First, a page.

Alternatives to MVC for Web Applications


Context (TL; DR)

When talking about architectural design patterns, MVC is often talked about. For the web, usually something like the following image is used:




However,todayIhadaquestion,ifIreallymadeagoodchoicewhenchoosingMVC,sinceIdidnotconsidertheexistenceofotherstandards,norquestionedthe"absolutism" of it.


When it comes to architectural patterns, what alternatives do we have literature , the use of MVC, and what its advantages and disadvantages in relation to other standards, in this type of application? What examples of renowned non-MVC frameworks can we take?

Important note : My goal with this question is not to get only a list of standards, if it were for that, a Google search would suffice :) I am much more interested in knowing its advantages and disadvantages for web applications, so you can make a literature-based decision , case studies, rather than personal opinions of each.

asked by anonymous 06.02.2014 / 02:31

3 answers


There are already many variations of MVC, Symfony itself, CakePHP, CodeIgniter say they use MVC, but it is not the pure standard, they say this does not scare the community with the thousands of layers they have.

There are several layers that assist the three main layers, such as a service layer between the controller and the model, the object transfer layer known as the DTO, repository, between the bank and the model, and so on. >

Choosing a framework to develop an application is the primary decision a developer can make. For it will lock the system to the model adopted for the rest of life, or be re-encoded.

I recommend you read on the blog of PHP creator, Rasmus Lerdorf, at criticizes what it does on the fashion of frameworks . He criticizes the creation of so many layers, which would be possible in an organized way and with much more performance.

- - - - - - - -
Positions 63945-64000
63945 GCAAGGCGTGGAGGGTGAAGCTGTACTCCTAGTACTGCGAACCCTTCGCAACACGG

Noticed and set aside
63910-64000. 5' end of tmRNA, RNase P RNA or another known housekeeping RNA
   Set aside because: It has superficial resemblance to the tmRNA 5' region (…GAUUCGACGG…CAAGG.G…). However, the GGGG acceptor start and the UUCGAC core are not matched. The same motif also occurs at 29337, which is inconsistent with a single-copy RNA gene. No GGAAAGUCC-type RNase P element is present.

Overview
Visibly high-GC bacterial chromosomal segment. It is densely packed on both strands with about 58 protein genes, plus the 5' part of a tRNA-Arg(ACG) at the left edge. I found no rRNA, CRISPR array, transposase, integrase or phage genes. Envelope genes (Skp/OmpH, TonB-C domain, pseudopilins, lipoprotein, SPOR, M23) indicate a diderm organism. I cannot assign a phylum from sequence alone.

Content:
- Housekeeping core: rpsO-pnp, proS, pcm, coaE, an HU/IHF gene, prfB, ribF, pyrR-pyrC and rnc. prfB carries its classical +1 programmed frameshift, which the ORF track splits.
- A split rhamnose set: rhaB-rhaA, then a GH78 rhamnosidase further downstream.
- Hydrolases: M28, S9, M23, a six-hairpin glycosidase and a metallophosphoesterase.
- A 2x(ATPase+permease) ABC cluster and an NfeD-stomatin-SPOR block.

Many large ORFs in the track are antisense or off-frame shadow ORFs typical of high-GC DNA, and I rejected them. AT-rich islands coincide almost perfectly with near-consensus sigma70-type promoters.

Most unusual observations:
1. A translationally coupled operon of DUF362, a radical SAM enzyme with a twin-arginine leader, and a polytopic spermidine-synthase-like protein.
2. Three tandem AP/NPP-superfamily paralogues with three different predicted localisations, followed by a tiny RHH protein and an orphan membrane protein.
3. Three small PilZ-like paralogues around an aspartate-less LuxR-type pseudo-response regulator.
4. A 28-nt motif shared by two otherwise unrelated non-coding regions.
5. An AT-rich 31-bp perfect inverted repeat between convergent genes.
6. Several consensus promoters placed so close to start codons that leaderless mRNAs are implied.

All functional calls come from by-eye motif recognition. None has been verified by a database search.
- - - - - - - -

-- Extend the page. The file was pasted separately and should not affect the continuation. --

Below are other layers that you can study if you are interested.


The service layer is between the controller and the models. In this layer will be the entire business rule of an action, regardless of a user interface. By using a service layer you can isolate your business rules that involve more than manipulation of data. Leaving the controller to handle the processing the views require.

The main advantage would be the ability to rewrite your entire user interaction layer, or even create multiple, without having to worry about business rules.

A good example is the possibility of creating a web application and a mobile application communicating directly with the service layer, where each layer would have views and controllers.

If you used pure MVC, a lot of code would have to be rewritten in the controllers, since the rules imposed by the View on the controller may require different treatments or even return.


DTO is a standard that actually helps you standardize the communication data between layers, allowing in many cases the use of dependency injection.

Using DTO is a great way to program APIs or deal with webservices.


In the original MVC concept, the model is responsible for the entire business information usage rule of the system, so all manipulation and communication with the database are mixed in there. The repository layer appeared to separate the communication from the manipulation, leaving more readable and organized all the code of the model, besides allowing much reutilization of code.